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Slowly, Slowly South Carolina Hammers Out a New Science Standard


As I previously reported, South Carolina’s Education Oversight Committee voted 7-4 to include new science standard H.B.5C.4 in the state’s 2014 Draft Academic Standards. In its current form, H.B.5C.4 reads as follows:

Construct scientific arguments that seem to support and scientific arguments that seem to discredit Darwinian natural selection.

The State Board of Education must also approve H.B.5C.4 before South Carolina teachers will be asked to teach students to do what H.B.5C.4 calls on students to do.

On behalf of the Education Oversight Committee, biologist Don Ewert and I addressed the State Board of Education at its June 11 meeting on the wording and wisdom of H.B.5C.4.

Although the Board voted against the standard as written, the Board and Education Oversight Committee may convene a special panel to amend H.B.5C.4 to better carry out the purpose of the standard, which is to increase opportunities for critical inquiry in K-12 science education.

During my address to the Board, which was recorded, I stated:

(1) that "the standard as written does encourage teachers to teach students how to argue both sides of a scientific proposition;" (2) that, according to Stanford’s Jonathan Osborne, "argument and debate are common in science yet are virtually absent in science education;" (3) that, contrary to statements uttered during the public comment period, "nowhere [in the text of the standard] is there an opportunity for [the insertion of religion into science class] however if an amendment were required to make that perfectly clear, that’s something Discovery Institute would be happy to help with;" and (4) that "the complaint that this [standard] would somehow hurt the state is out of step with what the evidence says."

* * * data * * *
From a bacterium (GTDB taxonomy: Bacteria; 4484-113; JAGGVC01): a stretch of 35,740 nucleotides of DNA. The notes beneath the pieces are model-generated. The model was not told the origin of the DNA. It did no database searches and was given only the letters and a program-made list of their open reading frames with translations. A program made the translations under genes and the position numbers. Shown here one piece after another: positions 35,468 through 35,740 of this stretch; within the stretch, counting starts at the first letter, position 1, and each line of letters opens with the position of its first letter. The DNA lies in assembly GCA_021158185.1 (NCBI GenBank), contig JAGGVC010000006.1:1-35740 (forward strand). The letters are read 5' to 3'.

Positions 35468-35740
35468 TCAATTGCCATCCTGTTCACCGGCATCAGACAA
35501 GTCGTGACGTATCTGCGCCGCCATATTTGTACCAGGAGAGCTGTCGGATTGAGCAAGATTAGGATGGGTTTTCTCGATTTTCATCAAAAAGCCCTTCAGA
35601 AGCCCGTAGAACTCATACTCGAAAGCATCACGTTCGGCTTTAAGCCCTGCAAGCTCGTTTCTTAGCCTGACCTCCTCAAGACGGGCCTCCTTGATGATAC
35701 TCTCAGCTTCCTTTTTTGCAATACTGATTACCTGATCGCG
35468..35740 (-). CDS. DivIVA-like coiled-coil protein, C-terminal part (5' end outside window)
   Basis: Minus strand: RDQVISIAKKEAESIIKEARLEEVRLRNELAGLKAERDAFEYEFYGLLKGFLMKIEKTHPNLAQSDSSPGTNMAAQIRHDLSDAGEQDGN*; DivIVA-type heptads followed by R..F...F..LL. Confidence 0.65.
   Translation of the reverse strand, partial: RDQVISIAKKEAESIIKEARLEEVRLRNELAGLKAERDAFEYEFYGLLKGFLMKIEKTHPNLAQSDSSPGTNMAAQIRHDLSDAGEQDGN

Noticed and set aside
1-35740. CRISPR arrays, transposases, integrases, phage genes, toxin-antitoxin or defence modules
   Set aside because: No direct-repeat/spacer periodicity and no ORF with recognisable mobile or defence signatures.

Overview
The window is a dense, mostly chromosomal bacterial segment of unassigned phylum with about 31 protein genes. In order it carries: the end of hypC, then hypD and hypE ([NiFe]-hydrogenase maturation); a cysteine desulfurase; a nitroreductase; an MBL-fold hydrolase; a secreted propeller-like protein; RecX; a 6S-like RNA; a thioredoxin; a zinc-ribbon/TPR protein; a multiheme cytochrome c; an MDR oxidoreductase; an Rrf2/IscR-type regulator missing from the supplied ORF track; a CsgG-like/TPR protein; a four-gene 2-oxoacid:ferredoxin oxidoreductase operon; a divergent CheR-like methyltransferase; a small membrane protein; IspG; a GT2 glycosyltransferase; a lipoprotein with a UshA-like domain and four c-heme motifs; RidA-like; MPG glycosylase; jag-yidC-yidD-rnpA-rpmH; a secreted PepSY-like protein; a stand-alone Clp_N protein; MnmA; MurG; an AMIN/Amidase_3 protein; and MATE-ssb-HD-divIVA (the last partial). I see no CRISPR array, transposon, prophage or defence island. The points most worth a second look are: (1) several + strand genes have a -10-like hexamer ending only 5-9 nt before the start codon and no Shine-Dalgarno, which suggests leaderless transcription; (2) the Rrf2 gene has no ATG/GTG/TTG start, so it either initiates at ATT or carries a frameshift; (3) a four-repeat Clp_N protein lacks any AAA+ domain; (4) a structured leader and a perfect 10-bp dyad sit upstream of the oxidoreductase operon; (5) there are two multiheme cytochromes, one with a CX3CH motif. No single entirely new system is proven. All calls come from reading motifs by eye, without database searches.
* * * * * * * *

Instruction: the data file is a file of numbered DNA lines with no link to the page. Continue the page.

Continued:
Biologist Don Ewert then addressed the Board, stating:

(1) that "science is often used to persuade us on the validity of an issue, be it global warming, genetic engineering of foods or a weight loss program;" (2) that "the study of the origins of living organisms is an historical science that is of necessity based on indirect evidence open to interpretation;" (3) that "epigenetic control and modes of inheritance outside the gene undermines the role of genes alone as the central player in evolution and raises doubt that natural selection can explain the complexity of living organisms;" (4) and that "the Miller and Levine textbook, published in 2009, does not even reference the term epigenetics."

During the question and answer period that followed our address, Board member Willis asked, "How do we grow in knowledge without scrutinizing a theory?" He then stated: "I agree we’ll probably end up looking at how this [standard] could be worded differently." Board member Edwards similarly stated: "The wording needs to be changed" because "the intent is to get students to know how to do proper research and ask questions so you can come up with new ideas."

An amended H.B.5C.4 may be put to another vote in the near term.

Photo: South Carolina State House/Wikipedia.

Joshua Youngkin

An attorney, and previously, Discovery Institute Program Officer in Public Policy and Legal Affairs.



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